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U.S. states have spent the past 5 years trying to criminalize protest

by Naveena Sadasivam, Grist


Highlights

Minnesota has recently been the site of continued protests focused on racial equality and police brutality. The state has also seen many protests concerning the building of new fossil fuel infrastructure such as large pipeline projects. Over the past four years, state lawmakers have introduced ten bills criminalizing protests that include jail time and heavy fines.

  • Various bills were introduced after the murder of Philando Castile by police in 2016 when protesters shut down a major highway. Other bills concerned protests that were against a planned replacement of a pipeline that ran through Alberta, Canada to Wisconsin  
  • Some bills would have allowed protesters to be jailed for up to a year, fined offenders up to $3,000 each, and allowed cities to sue protesters for the cost of police response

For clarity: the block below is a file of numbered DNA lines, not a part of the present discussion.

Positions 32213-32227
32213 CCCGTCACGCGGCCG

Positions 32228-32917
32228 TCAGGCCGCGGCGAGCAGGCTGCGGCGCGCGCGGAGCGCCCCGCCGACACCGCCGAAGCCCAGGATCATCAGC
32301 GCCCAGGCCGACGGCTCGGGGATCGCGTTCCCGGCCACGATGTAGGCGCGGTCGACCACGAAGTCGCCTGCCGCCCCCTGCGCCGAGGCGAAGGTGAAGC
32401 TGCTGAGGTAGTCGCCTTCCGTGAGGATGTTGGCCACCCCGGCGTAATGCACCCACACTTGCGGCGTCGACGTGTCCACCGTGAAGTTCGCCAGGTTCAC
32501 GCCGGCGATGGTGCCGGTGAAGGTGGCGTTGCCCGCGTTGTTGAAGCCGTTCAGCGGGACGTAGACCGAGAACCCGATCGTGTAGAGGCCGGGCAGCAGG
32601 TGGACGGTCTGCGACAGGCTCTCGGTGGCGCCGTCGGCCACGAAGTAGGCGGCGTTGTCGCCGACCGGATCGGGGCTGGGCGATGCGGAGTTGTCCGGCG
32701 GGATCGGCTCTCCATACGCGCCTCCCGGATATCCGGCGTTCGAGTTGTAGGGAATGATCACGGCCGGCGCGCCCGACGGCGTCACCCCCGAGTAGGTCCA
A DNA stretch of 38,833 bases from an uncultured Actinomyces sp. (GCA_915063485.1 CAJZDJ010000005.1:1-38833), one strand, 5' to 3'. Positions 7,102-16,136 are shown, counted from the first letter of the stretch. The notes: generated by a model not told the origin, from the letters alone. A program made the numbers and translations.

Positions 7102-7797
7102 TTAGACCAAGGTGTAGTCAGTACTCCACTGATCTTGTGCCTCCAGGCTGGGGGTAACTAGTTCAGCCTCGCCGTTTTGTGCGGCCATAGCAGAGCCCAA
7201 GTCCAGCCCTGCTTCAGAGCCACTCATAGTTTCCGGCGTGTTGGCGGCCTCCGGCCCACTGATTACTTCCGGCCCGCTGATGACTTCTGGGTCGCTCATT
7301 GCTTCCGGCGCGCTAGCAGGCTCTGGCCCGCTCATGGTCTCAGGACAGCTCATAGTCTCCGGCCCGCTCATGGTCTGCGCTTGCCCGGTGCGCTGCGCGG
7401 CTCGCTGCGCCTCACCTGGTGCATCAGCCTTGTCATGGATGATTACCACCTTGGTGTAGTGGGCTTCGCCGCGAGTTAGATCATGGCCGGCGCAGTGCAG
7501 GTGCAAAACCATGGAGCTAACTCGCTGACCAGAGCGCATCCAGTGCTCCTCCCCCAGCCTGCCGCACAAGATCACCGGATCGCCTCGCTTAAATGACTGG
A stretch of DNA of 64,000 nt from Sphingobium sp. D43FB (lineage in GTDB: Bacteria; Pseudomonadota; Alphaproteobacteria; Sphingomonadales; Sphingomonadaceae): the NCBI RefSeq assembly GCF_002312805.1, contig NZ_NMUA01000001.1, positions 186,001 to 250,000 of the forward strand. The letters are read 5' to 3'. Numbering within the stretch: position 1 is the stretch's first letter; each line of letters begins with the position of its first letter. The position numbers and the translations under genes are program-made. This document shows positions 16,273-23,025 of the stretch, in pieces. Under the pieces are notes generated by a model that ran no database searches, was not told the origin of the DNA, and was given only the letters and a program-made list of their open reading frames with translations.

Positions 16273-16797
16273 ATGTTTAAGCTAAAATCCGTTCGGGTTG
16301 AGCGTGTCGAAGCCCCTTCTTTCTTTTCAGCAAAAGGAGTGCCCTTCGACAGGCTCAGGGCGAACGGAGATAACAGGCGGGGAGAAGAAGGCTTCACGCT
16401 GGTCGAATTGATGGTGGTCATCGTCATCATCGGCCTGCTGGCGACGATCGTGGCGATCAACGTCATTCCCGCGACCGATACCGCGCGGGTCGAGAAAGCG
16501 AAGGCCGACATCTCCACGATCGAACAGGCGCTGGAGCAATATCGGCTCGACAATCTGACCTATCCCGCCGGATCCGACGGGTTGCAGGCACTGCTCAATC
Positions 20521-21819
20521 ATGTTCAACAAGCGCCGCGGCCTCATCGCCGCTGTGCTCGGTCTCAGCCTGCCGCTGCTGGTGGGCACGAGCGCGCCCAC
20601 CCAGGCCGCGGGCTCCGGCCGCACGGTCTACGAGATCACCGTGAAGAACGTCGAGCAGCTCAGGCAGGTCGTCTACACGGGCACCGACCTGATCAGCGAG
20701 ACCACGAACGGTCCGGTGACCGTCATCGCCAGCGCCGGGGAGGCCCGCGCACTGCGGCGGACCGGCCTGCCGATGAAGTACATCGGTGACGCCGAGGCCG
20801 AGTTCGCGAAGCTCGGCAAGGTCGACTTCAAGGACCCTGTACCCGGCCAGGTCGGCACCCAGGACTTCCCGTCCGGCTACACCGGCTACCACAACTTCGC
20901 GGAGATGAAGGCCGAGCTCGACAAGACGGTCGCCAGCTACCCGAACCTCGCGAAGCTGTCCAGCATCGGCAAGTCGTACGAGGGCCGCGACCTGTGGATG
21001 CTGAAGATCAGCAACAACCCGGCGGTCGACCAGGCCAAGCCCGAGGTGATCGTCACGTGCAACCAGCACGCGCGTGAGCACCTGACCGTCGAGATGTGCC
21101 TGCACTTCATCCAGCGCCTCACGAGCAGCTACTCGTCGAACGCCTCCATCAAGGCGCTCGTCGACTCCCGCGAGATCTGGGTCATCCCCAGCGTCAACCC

• There are two bills proposed this year:  One would make trespassing on property with oil and gas facilities punishable by up to three years in prison with a fine of $5,000
  • A report by PEN America says that 116 anti-protest bills were proposed in state legislatures between 2015 and 2020 and 23 bills in 15 states became law
  • Minnesota state senator Paul Utke sponsored a bill that would have made training, hiring, or counseling those who end up trespassing on property with a pipeline a felony punishable with up to ten years in prison and a $20,000 fine after the Dakota Access Pipeline protests

The Climate Center’s urgent climate policy goals will only be achieved if we also close the climate gap and ensure that lower-income communities and communities of color get climate justice.


Read more: https://grist.org/justice/states-criminalize-protest-george-floyd-philando-castile-enbridge-dapl

BlackLivesMatter_protest_Berlin_2020-05-30_22

The climate justice movement must oppose white supremacy everywhere

by Mattias Lehman, Medium


Highlights

Mattias Lehman of the Sunrise Movement, a youth-led climate movement working for the end to the climate crisis, shares how environmental groups need to focus more on racial inequality.